Pickslanting Primer - average time to watch the whole Primer?


I wanted to ask, if there is a suggested or average time-window, in which you should watch the entire pickslanting primer?

I might take some time with learning some stuff usually, but i’m at a point, where I feel a bit overwhelmed with all the information i get through the primer. Currently i’m at the start of the “Elbow Motion” videos.

Some things i do look right, like the double escape motion, but then follows a lesson with for example the blended motion or the eddie flexed arm stuff which i’m absolutly not familiar with formwise and throws me completely off guard.

Shall i give it some more time or is it more a “get it, or get it not” kind of thing and i’m missing some points?

Anyway, i feel like the explaination is great and your doing fantastic work. It’s just, that it’s so much to learn :smiley:
I did expected, that pickslanting is a hard thing to do, but i never thought, i get to become a “master in arm anatomy” first bevor i get to shred :smiley: :smiley: :smiley:

Thanks for your help!

Also - i can’t wait to get my magnet to hone my picking skills.


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Just my opinion, but the Pickslanting Primer has evolved from a sort of beginners guide to pickslanting to a full encyclopedia of different picking mechanics. You can’t really go start to finish and then be “done with pick technique”. Most players only specialize in 1 or 2 of these mechanics. Paul Gilbert, Di Meola and many “pure alternate” players do only 2-way pickslanting (except when sweeping arpeggios). Yngwie, Zakk Wylde, Eric Johnson, George Benson almost only do Downward Pickslanting. Many bluegrass and country players only do Double Escape “crosspicking” (but Steve Morse uses this for arpeggios too).

If these great players can have a fully capable, professional technique with only 1 of these picking systems, there’s no need for anyone to expect that learning ALL of them is needed to get good. Focus on the approach that makes the most sense for you, and create exercises that help to develop it.


I’m not sure what @Troy might suggest, but for me, when I encounter any new instructional material, I like to read/watch once all the way through before I try to apply anything. It has the potential to save effort in the long run by putting you in a better position to decide for yourself which parts are most applicable to you and will give you the best return on time/effort invested. And often, reading ahead can help clarify earlier material for you and/or give you more context for decisions you might need to make about how to apply the earlier material.


well, i think that should be my first priority - getting good at something specific and then jump to new stuff (if necessary).

Thanks for your reply :slight_smile:

I will definitely watch throught the whole primer and come back to specific parts later. It’s nice, that there is a bookmark feature, which i gladly used at “hot topics”.

Thanks for your reply. I’m happy, that this forum is so understanding and helpful :slight_smile:

That’s what I generally suggest. Generally, you need a picking motion that’s working. That’s the biggest early stage bottleneck most people will have. Learning the motions is not trivial, and for someone who is great at elbow motion, learning a Gypsy type forearm technique might feel pretty different and even getting it to work might not be so obvious. And vice versa. We see that a lot here.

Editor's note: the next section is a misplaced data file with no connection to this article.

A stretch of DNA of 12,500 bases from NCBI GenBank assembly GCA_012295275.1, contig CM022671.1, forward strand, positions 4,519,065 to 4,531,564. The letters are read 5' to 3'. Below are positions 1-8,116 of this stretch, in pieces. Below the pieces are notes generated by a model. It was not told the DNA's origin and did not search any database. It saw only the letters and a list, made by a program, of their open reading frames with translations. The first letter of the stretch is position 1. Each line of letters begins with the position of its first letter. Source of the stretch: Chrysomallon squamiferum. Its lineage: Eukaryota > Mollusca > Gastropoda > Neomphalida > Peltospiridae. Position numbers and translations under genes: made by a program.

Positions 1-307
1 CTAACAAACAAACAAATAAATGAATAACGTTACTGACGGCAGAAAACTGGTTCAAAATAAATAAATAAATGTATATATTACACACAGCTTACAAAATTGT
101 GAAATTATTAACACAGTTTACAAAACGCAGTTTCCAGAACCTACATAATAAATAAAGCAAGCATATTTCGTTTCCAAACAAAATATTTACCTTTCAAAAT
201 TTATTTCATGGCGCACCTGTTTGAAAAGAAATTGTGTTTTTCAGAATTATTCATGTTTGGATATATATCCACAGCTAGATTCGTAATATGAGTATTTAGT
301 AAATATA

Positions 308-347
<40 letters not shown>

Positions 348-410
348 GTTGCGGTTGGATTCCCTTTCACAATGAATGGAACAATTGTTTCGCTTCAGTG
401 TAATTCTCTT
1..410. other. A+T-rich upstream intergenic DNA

That’s fine. If you already have a motion that’s fast, great. If you’re not sure, watch the motion chapters and try them. One of them might be similar to what you already do. A lot of experienced players are already good at a picking motion, they maybe just never realized that this motion might be specific and only related to a certain kind of phrase and not others. Once you know what that is, move into phrases and songs that utilize that motion specifically and make sure the attack sounds good, the motion is fluid, and the hand sync is good.

Over time, we’re trying to update the Primer to make it more obvious what you should watch or read next. To @Frylock’s point, as a learner, I personally definitely like to always have a “big picture” in mind, even if I don’t read or watch everything at once. I want to know from the outset what the few big challenges are that I’m supposed to do, and I want to know where all that material is covered. I might even skim the outline or table of contents to see what’s covered there. But in actual practice I might only go directly to the parts that are relevant now, like overview/intro stuff, diagnostic stuff, and specific teaching on the motion that’s relevant to me: elbow section, forearm section, and so on.

Right now it may seem as though we’re directing you to read and watch everything but that is not the case, and I think can be a distraction from the very first goal, which is getting at least one core motion happening and making it sound good. I know this isn’t represented well / clearly at the moment, but we’ll make sure it becomes more so down the line.


alright. I know what to do then. Maybe i’m also a bit too impatient. Practise makes perfect and that takes time.

I’ll search for the motion, that works for me and keep honing that skill.
Also, i’m thrilled to see, what’s next at the primer.

Thanks again for all your quick and helpful replies.

Have a nice evening or day! (from austria)

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It’s ok to be impatient! If you already have a picking motion that works, then excellent. Go directly to playing music with it. What motion are you currently using and what does it look like? Feel free to post a Technique Critique clip and we’ll take a look.

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thanks Troy. I will post a video of me playing some phrases tomorrow :slight_smile:

A post was split to a new topic: Regular_John Picking Motions